Canadian athletes competed at World Cup events on snow and ice this weekend and impressed with several podium finishes. A total of nine medals were won in a 48 hour span including three golds.
Bilodeau Back On Top
The 2010 Olympic champion Alex Bilodeau captured his first World Cup victory since 2011 when he captured gold in the dual moguls event in Deer Valley, Utah on Saturday.
The Rosemere, QC native led the way on a night in which Mikael Kingsbury (Deux-Montages, QC) had his consecutive podium streak snapped at 19 after his ski popped off during his quarter-final run.
“It’s definitely very good to be back on top of the podium,” said Bilodeau. “I’m so happy with my skiing, it was improving every run today and so it’s looking good for the rest of the season. I wanted to meet Mikael in a dual on the way to that podium. I think you learn from competing against the best and Mikael is the best right now so for me it’s something I would have liked to have happened if it wasn’t for his bad luck tonight. But, I know he’s going to be back for the next race in Sochi. And, hopefully, I’ll be able to give him a run for the yellow bib.”
On the women’s side Justine Dufour-Lapointe lost her final dual to Olympic champion Hannah Kearney of the US. The 18-year-old from Montreal, QC, was happy with how she rose to the occasion on the weekend.
“I’m really stoked,” said Dufour-Lapointed. “I skied so good in the middle section, I’m just really proud of myself because this morning I woke up and I was just so tired and I thought, ‘Gosh, today I would really like to take a break after five days in a row of skiing; my body is so exhausted,’ but I managed that really well and I told myself that I needed every run and that it was important.”
Speed Skaters Take Sochi By Storm
A day after winning gold in the 500 m event at the Sochi World Cup of Short Track Speed Skating, Olympic champion and Sainte-Julie, QC, native Charles Hamelin was victorious again winning the 1000 m race with a best time of one minute and 26.957 seconds.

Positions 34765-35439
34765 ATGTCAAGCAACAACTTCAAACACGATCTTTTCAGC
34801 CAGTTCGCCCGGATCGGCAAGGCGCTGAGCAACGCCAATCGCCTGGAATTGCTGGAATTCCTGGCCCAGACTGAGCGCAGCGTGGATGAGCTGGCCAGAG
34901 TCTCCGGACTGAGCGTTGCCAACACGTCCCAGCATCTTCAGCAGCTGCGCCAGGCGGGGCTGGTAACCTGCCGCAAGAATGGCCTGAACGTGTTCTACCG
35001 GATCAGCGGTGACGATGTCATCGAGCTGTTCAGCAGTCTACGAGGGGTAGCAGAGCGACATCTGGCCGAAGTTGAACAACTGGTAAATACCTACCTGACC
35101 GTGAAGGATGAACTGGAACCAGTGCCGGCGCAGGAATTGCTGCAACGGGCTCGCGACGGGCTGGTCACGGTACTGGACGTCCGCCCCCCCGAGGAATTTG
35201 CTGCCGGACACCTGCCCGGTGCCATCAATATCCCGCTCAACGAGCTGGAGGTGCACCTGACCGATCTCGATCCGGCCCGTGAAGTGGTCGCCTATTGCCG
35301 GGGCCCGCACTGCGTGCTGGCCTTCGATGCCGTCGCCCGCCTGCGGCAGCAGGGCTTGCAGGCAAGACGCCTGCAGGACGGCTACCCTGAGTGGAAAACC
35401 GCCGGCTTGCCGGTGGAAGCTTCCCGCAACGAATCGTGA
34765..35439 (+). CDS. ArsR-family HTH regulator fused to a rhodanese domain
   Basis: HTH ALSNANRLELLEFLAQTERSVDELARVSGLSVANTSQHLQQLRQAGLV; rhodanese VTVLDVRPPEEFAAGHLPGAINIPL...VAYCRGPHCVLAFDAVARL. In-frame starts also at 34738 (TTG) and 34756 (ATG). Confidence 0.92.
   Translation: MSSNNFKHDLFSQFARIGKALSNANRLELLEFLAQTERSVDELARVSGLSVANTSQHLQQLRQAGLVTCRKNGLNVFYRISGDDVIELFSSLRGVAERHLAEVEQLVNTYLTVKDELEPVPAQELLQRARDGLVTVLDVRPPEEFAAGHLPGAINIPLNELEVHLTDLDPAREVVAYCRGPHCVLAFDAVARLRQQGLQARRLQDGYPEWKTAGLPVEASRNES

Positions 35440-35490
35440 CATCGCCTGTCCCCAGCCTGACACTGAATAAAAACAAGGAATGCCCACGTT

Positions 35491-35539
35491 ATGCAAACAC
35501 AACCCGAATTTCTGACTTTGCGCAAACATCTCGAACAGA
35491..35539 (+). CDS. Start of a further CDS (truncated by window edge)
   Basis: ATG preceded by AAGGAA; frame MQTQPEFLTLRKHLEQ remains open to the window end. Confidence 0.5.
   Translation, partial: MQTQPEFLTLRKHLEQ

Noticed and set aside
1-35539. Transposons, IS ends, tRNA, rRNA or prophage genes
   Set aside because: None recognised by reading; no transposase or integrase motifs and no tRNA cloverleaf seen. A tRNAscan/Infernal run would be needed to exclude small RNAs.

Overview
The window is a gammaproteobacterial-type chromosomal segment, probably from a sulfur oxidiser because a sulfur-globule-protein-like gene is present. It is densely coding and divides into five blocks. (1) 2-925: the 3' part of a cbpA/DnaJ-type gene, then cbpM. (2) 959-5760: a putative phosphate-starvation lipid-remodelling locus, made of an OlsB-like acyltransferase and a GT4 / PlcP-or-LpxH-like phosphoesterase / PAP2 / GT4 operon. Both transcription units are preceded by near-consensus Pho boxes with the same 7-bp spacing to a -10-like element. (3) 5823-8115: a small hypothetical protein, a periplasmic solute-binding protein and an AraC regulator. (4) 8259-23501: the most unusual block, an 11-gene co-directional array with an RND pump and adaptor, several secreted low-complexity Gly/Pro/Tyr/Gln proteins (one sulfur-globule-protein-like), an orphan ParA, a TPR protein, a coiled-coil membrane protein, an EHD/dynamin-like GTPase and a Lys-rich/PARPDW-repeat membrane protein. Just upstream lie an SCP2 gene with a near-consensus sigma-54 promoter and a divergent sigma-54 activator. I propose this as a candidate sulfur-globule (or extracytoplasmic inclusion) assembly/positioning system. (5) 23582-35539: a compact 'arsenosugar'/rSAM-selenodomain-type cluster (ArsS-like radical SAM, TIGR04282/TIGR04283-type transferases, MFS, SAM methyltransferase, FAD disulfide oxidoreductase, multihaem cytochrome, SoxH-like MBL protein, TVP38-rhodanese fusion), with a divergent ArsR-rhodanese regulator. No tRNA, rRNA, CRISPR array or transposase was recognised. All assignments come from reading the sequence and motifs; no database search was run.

“I was trying to be more patient and save energy for the end,” said Hamelin. “So in the middle of the race, I tried a pass on the outside, but I got caught by the Korean with his deep track and I almost fell. I didn’t panic. I got back on my blades and got back to the pack. There was a lot of action, but I was able to make my way through to first and win the race. I hope this is going to be a good sign for me in one year.”
Gabrielle Waddell, of Red Deer, AB, joined the podium on the women’s side when won her first career medal in an eventful 500-metre final. She took the bronze medal in a time 58.661 seconds even though she fell in the race.
“It feels pretty surreal right now,” said Waddell. “I didn’t really dream about my first World Cup medal being that I fall and then by chance that someone else falls. I deserved to be in that A final. I worked my way there. It’s the 500, it’s short track and anything can happen. I’m really happy. It’s pretty exciting.”
In the women’s relay finals, Canada finished in third place behind gold medallist China and Korea, but the Korean squad was penalized. Canada moved up to take the silver medal and Italy was awarded the bronze. Marie-Ève Drolet (Laterrière, QC), Jessica Hewitt (Kamloops, BC), Valérie Maltais (La Baie, QC) and Marianne St. Gelais (Saint-Félicien, QC) skated in the final. Waddell also earned her first relay medal, as she skated in the quarterfinals.
Gaiazova and Jones Celebrate First Medal Together
The duo won the bronze medal in a World Cup classic-ski team sprint race on Sunday.
“Oh my God that was so much fun today,” beamed Gaiazova. “I was coming down the finish with the Norwegian girl and I remember thinking to myself ‘Do not be fourth again!’ I just went like hell and fought for the podium. I wanted the silver, but I am so happy to get on the podium.”
Teful Reaches First Podium Of Season
Tristan Tafel of Canmore, AB, captured his first ski cross World Cup medal of the season and the second of his career in Grasgehren, Germany this weekend.
The 22-year-old skier was sitting third behind Sweden’s Victor Oehling Norberg most of the way down but a courageous move off the final jump and a desperate lunge saw him crash-land his way across the finish line and move ahead of the Swede into second by a matter of millimetres.
“I’m ecstatic to get second – it’s a great feeling,” said Tafel. “To make a final pass where I had no time or room, I’m pretty pumped about that. I was in third place and really trying to put the pressure on Victor, who was second. I just pulled on the draft really hard and reached for my life! My left ski caught some soft snow and I spun out just after I crossed the line. I looked up and saw I had come second – it was pretty exciting.”